Microsoft Defender Antivirus Performance Analyzer – understand which files, file extensions, or processes that might be causing performance issues on endpoints during antivirus realtime protection scans

Have you ever wondered what is causing your ‘Antimalware service executable’ (Defender Antivirus) to spike the CPU for longer times?

If yes, you are not alone. But where are the logs or insight of the real-time protection process showing which file(s), file extensions or process causing the issue ? I have not found them 🙂

Therefore, I was really happy when Microsoft in September 2021 launched Microsoft Defender Antivirus Performance Analyzer.

For many, it seems hidden, but I hope with this blog, that I can get more people to learn to use it, so you can optimize, if you experience any performance issues on your endpoints.

What is Microsoft Defender Antivirus performance analyzer?

Performance analyzer for Microsoft Defender Antivirus in Windows 10, Windows 11, and Windows Server, is a PowerShell command-line tool that helps you determine files, file extensions, and processes that might be causing performance issues on individual endpoints during antivirus scans.

You can use the information gathered by performance analyzer to assess performance issues and apply remediation actions.

Some options to analyze include:

  • Top paths that impact scan time
  • Top files that impact scan time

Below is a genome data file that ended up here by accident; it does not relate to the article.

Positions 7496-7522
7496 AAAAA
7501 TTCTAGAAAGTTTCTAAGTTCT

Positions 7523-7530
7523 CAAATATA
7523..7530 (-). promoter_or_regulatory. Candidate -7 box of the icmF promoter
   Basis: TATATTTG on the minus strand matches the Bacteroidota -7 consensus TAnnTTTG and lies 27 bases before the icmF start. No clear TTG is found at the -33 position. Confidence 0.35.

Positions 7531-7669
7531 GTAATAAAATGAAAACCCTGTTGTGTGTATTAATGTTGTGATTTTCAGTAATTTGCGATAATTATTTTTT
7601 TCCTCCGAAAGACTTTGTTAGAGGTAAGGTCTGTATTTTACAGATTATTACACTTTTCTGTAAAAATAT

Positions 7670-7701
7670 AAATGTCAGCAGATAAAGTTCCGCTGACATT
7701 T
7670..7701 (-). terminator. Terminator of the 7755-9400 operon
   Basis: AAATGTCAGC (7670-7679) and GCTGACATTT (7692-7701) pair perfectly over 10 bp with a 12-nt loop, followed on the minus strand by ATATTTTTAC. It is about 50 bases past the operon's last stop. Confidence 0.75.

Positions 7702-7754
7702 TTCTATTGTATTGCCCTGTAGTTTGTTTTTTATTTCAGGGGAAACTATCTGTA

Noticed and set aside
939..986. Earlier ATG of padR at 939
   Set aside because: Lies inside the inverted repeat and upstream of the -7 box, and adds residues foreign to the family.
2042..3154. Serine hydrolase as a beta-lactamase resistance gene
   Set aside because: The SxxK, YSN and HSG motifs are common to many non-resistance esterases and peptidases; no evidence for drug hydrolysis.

• Top processes that impact scan time
  • Top file extensions that impact scan time
  • Combinations – for example:
    • top files per extension
    • top paths per extension
    • top processes per path
    • top scans per file
    • top scans per file per process

Using performance analyzer

To start recording system events, open PowerShell in administrative mode and perform the following steps:

  1. Run the following command to start the recording:New-MpPerformanceRecording -RecordTo <recording.etl>where -RecordTo parameter specifies full path location in which the trace file is saved.
  2. If there are processes or services thought to be affecting performance, reproduce the situation by carrying out the relevant tasks.
  3. Press ENTER to stop and save recording, or Ctrl+C to cancel recording.
  4. Analyze the results using the performance analyzer’s Get-MpPerformanceReportparameter. For example, on executing the command Get-MpPerformanceReport -Path <recording.etl> -TopFiles 3 -TopScansPerFile 10, the user is provided with a list of top-ten scans for the top 3 files affecting performance.

Step 1 – how to make the performance recording (New-MpPerformanceRecording)

First I started a Powershell session as Admin

Then I started a recording logging using New-MpPerformanceRecording with the -RecordTo <file-path>

New-MpPerformanceRecording -RecordTo C:\tmp\MDAV_Performance_Analyze\MDAV_Recording.etl

Simulation of activities – For the demo, I created a simple Powershell script, that added 10.000 lines to the txt-file, c:\tmp\mdav_performance_analyze_file.txt

$Number = 10000
$Line = 0
        $Line = 1 + $Line
        Add-Content -Path C:\tmp\MDAV_Performance_Analyze_file.txt -Value "This is a line" -Encoding UTF8 -Force
        Write-Output $line
Until ($Line -eq $Number)

When the file changes completed, I went to my Powershell window – and pressed ENTER so the recording stopped

Step 2 – Analyze the Recording (Get-MpPerformanceReport)

In order to analyze the performance recording, you will use another powershell cmdlet, Get-MpPerformanceReport.

Below is an example, where I wanted to see the top-10 files, top-10 extensions and top-10 processes.

Get-MpPerformanceReport -Path .\MDAV_Recording.etl -TopFiles:10 -TopExtensions:10 -TopProcesses:10 -TopScans:10